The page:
A study from the Health Research Board (HRB) looked at harmful and hazardous drinking among Irish people and found that these drinkers underestimated the amount of alcohol they drink.
The study is based on data from Ireland’s Drug Prevalence Survey 2014/2015, which involved interviews with over 7,000 people across Ireland aged 15 to 65+, all of whom were asked to indicate how much they drank and describe their self-perceptions of their own drinking.
The people who took part in the study were representative of the Irish population in terms of their age, gender and socio-economic status.
The main findings were:
- Just 1 in 3 regular binge drinkers recognised their binge drinking as harmful to their health.
- 1 in 3 people who were alcohol dependent considered themselves as either ‘light’ or ‘moderate’ drinkers.
- 1 in 2 people who were alcohol dependent described themselves as ‘light’ or ‘moderate’ drinkers who ‘sometimes binge drink’.
- While overall trends among women and men were similar, women who were alcohol dependent were less likely to describe themselves as heavy drinkers (1 in 10) than men (1 in 5).
Commenting on the findings, the lead researcher Dr Deirdre Mongan says,
The results of the study highlight that patterns of alcohol use in Ireland are problematic, and that a large proportion of Irish people may be in denial about the potential harmful effects of their drinking behaviour on their health.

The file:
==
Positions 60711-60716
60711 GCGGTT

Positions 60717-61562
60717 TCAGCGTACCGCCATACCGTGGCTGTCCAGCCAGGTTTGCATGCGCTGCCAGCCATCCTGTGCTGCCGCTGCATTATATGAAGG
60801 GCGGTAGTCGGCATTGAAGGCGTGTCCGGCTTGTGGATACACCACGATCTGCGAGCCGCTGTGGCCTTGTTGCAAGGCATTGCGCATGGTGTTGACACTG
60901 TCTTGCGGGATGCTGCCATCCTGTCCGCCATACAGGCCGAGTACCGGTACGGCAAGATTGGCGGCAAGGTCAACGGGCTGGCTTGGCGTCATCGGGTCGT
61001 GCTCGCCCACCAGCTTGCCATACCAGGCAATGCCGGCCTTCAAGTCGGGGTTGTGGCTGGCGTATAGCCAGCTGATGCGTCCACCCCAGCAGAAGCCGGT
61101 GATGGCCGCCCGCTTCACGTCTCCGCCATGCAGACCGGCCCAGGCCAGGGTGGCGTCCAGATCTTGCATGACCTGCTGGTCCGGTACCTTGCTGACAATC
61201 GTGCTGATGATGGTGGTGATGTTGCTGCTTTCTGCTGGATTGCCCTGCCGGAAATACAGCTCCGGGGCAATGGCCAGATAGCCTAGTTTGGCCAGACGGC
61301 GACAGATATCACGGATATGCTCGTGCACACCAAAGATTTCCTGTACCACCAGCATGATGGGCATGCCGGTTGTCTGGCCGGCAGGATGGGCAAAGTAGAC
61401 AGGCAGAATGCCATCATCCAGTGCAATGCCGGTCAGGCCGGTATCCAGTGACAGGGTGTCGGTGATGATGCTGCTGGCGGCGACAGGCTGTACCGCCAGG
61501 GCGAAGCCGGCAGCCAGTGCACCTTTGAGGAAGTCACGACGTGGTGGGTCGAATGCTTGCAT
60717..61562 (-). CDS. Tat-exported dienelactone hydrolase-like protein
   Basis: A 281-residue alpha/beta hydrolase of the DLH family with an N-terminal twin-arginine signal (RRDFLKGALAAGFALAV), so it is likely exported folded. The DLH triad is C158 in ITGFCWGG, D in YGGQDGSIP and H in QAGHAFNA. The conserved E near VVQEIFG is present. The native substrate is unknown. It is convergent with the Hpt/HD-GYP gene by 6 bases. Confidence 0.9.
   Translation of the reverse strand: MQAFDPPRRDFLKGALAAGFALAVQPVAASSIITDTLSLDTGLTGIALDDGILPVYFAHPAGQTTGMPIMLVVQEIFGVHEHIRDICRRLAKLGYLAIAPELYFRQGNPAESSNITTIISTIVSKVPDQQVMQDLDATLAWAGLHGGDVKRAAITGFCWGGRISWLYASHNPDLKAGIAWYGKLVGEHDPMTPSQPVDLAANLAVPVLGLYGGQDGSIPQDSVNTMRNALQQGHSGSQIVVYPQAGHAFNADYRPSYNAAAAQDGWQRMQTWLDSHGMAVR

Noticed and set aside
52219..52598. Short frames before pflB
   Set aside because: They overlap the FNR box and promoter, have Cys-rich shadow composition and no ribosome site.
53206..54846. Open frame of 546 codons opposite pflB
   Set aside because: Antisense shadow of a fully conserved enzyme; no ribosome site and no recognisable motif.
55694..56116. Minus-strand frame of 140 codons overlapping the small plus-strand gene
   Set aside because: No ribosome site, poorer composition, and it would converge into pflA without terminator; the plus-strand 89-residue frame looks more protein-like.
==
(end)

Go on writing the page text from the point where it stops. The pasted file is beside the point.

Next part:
It is particularly concerning that so many Irish people with alcohol dependence believe themselves to be light or moderate drinkers, especially in light of the fact that in Ireland, those who are alcohol dependent are most likely to experience alcohol-related harm’.
Was anyone accurate about how much they drink?
The people who most accurately estimated how much alcohol they drink were those deemed low risk drinkers.
Dr Mairead O’Driscoll, Interim Chief Executive at the Health Research Board states,
‘This HRB study illustrates that further initiatives to reduce overall consumption and hazardous and harmful drinking patterns and raise awareness around drinking patterns are required’.
Dr O’Driscoll continues,
‘A diverse range of public health policies targeted at the entire population is most appropriate, given the fact that a majority of harmful and hazardous drinkers underestimated the amount of alcohol they drank. The introduction of population-based measures in the Public (Alcohol) act in 2018 is required to reduce alcohol-related harms in Ireland’.
The paper is just published in BMJ Open.
*Harmful drinking, or regular binge drinking, is defined as consuming approximately 6 standard alcohol drinks in one sitting.
**Hazardous drinking, or alcohol dependence, is defined as experiencing alcohol cravings and a lack of control when it comes to drinking.
***Low-risk drinkers were those drinkers who were not alcohol dependent and who did not engage in regular binge drinking.